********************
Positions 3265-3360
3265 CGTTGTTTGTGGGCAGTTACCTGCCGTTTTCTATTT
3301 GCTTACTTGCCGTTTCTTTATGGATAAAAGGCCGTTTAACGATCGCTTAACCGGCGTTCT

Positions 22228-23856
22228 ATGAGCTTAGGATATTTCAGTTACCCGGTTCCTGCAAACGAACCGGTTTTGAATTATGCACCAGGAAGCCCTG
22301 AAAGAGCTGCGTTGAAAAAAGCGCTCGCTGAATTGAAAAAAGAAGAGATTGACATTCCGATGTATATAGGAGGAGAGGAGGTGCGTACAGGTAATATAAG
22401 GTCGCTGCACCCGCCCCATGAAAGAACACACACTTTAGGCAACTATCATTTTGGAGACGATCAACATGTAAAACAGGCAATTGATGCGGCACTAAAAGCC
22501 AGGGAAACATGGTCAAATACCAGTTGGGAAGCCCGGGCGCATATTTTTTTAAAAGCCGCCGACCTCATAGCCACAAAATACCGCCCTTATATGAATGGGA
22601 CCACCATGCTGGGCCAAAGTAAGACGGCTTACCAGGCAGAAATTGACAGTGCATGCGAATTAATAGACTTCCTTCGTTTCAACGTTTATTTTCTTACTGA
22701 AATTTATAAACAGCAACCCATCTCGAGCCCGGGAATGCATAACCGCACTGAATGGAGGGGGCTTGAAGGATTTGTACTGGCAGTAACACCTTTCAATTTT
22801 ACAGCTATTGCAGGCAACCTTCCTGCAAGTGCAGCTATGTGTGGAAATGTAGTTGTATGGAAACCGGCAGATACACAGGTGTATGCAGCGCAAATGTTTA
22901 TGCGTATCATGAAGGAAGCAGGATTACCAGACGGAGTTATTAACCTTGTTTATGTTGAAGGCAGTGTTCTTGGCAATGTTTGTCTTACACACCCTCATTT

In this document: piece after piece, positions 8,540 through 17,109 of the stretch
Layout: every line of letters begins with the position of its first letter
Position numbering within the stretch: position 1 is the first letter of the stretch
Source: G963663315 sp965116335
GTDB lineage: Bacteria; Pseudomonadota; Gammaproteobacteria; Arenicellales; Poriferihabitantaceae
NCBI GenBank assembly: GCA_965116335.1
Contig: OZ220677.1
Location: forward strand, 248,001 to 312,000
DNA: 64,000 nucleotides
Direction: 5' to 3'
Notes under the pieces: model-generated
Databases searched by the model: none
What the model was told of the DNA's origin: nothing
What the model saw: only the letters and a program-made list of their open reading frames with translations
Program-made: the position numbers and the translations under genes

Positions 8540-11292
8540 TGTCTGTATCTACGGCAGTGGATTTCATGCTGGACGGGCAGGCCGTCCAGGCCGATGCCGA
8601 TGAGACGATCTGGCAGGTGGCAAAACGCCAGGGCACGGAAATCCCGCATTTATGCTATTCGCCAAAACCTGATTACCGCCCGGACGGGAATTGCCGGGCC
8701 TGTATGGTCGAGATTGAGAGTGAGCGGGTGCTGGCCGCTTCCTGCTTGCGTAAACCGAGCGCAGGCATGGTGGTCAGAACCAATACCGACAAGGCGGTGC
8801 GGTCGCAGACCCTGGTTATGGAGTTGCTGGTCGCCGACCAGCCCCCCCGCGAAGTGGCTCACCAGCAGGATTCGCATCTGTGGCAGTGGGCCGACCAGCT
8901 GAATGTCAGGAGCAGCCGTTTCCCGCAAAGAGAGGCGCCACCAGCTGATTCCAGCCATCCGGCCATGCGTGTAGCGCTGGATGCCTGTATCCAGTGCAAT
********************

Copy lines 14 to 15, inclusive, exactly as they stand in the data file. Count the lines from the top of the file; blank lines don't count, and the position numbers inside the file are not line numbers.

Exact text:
Layout: every line of letters begins with the position of its first letter
Position numbering within the stretch: position 1 is the first letter of the stretch